Green Amber is a private company and as such is privately funded, which brings the question “is this project fully funded to start-up?”. Will they be able to finish all construction or is there a possibility that this land could be partially developed and then moth-balled? Leaving an eyesore on the shores of the beautiful Shuswap river at the gateway to the Monashee mountains. Also there is currently much uncertainty in this new industry, other public company shares are falling, the government is still not 100% on their legislation and will review it again in four years or a new government may change it up all-together. There is a huge possibility that this company could fail and again leave an unusable eyesore in our beautiful neighborhood a situation similar to the Lavington glass factory.

All this being said we also must consider the new traffic that will be going through the small one lane road. Currently 8 homes and farms share this road with 13 children using it daily. 30 part time employees will travel to and from the site daily. They must have garbage pick up, septic removal, supply deliveries, deliveries from other producers for processing, product transport, site visitors for inspections etc. All of this traffic will be new to the area. We must consider the noise from daily operations and power generation when the power goes out, as it does every so often in our area. Industrial lighting at night to secure the facility will bleed though to the surrounding properties disturbing the current residents. Three plus million liters of water a year will be removed from our water table, which is already low, I know my well has been low before as I’m sure many others have as well.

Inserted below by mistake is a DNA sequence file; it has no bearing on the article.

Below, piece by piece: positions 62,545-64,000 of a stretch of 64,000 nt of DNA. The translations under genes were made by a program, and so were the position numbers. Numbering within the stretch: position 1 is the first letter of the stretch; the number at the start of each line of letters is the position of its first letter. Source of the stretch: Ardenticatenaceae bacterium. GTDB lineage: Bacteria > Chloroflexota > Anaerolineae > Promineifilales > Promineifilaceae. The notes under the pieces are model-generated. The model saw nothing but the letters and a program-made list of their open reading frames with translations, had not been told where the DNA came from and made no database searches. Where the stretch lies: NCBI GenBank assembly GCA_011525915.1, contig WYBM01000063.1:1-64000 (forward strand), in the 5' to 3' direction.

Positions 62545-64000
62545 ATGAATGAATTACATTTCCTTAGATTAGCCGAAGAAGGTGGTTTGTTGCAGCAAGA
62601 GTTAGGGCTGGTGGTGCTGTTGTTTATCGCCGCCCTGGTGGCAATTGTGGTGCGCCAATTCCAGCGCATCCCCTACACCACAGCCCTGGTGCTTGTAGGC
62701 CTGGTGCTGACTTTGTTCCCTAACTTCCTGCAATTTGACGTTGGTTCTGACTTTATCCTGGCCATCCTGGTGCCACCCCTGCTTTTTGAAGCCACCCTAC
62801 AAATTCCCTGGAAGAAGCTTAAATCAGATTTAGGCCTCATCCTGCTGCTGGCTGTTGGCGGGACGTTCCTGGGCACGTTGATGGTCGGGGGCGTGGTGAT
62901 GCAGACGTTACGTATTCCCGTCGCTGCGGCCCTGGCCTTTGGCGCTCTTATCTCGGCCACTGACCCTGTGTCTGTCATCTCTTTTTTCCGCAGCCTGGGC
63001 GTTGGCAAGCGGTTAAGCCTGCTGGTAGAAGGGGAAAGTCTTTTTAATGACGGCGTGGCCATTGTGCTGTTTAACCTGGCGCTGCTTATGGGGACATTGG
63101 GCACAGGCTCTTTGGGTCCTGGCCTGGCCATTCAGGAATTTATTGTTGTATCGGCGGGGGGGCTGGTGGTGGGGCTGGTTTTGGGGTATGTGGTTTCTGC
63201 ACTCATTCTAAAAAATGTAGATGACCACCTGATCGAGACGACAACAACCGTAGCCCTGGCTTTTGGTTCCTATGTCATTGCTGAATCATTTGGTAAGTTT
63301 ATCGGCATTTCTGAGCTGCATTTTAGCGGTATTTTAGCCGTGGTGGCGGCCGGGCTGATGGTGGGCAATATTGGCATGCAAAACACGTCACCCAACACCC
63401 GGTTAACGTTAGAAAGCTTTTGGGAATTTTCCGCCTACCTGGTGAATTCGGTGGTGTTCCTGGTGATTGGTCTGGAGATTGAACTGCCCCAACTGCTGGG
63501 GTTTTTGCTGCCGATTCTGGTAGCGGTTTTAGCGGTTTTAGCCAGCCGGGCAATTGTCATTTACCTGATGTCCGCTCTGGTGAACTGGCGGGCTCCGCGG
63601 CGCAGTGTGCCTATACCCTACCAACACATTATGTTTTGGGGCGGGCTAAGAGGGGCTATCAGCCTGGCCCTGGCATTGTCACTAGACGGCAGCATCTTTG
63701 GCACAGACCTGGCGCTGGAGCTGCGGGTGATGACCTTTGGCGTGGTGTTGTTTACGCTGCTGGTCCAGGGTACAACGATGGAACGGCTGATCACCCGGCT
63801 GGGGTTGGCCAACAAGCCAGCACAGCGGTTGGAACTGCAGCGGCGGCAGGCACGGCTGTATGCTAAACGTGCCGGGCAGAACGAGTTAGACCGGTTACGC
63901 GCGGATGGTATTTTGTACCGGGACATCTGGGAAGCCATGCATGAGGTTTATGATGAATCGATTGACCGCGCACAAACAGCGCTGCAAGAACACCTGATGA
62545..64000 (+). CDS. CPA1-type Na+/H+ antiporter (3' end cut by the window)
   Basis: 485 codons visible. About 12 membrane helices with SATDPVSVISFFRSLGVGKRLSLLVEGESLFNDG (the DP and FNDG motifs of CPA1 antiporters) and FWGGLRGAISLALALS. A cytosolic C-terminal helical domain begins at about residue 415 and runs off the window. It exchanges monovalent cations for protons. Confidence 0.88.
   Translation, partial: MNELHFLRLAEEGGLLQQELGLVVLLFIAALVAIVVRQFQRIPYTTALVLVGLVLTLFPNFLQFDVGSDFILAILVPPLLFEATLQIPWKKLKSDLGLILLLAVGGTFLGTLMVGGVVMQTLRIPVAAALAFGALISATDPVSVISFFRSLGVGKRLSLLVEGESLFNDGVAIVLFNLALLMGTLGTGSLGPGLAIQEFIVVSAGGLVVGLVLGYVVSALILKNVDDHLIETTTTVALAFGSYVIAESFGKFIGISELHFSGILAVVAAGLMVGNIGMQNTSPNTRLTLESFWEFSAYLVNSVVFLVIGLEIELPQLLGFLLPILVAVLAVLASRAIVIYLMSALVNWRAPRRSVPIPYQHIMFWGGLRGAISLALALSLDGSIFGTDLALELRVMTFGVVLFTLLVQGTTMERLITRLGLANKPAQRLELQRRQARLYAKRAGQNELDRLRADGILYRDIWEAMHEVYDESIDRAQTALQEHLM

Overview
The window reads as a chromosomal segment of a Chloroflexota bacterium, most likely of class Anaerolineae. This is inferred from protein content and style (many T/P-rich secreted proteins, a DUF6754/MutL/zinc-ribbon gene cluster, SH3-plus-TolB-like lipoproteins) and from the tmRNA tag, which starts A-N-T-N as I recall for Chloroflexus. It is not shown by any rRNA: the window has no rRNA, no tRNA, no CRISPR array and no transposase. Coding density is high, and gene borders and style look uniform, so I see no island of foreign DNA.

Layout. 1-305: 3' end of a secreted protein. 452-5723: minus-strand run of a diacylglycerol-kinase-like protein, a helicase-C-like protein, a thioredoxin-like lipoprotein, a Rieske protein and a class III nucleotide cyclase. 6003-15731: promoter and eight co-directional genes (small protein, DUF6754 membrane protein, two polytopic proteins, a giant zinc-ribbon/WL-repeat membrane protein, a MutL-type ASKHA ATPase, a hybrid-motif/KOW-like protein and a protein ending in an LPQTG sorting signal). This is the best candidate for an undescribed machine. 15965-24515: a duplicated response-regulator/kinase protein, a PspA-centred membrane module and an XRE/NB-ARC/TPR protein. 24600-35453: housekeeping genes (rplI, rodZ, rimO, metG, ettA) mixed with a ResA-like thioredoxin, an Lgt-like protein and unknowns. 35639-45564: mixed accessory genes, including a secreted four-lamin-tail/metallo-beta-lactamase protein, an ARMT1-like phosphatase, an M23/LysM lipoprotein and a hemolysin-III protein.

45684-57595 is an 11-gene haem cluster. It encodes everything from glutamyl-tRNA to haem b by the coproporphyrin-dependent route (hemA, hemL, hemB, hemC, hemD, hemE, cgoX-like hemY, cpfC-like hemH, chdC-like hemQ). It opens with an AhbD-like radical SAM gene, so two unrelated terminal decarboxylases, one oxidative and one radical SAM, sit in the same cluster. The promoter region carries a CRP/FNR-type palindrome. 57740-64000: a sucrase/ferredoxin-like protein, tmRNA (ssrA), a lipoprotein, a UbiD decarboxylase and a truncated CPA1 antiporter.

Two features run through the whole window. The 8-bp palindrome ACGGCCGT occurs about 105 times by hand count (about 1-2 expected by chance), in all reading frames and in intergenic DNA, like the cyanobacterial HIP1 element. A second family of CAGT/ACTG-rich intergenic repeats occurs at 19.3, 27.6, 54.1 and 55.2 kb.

In conclusion.

Two years ago a gentleman knocked on my door and introduced himself as the new owner of the property next to mine. He stated that he was going to log the land, sub-divide it into two pieces and set them up for sale as small horse ranches or farms. We were sad to see the forest go but did not mind the idea of this type of operation at all. The reality is that the largest part of the land will be industrialized, taken out of the intended purpose of the ALR and eventually be left an eyesore. Neighbors selling a property on one side have already lost two offers on their property and the agent has advised them to lower their price $100,000. The reason being their front view looks out directly over this property. This project not only negatively impacts the ALR and the environment but it will change the current pattern of development and existing character of the area. Our regional growth strategy should support the town of Lumby as the primary growth area for the community due to its existing community infrastructure, services and economic and employment opportunities. The directors of the RDNO have an important task in front of them that can not be taken lightly. Economic development can not simply be based on relaxing bylaws and allowing any type or size of industrial facility be built on any rural land in areas D and E. If that is allowed then the gateway to the Monashees will most definitely become an industrial wasteland littered with dilapidated buildings and failed facilities of companies attracted to the area by cheap land, low taxes and cheap labour. Sound economic development requires sound planning and consideration by experienced individuals working along side of the citizens who voted for them.

Here is the link for the RDNO directors contact information if you would like to phone or email them directly.

http://www.rdno.ca/docs/2019_Directors-Alts_Publically_Released.pdf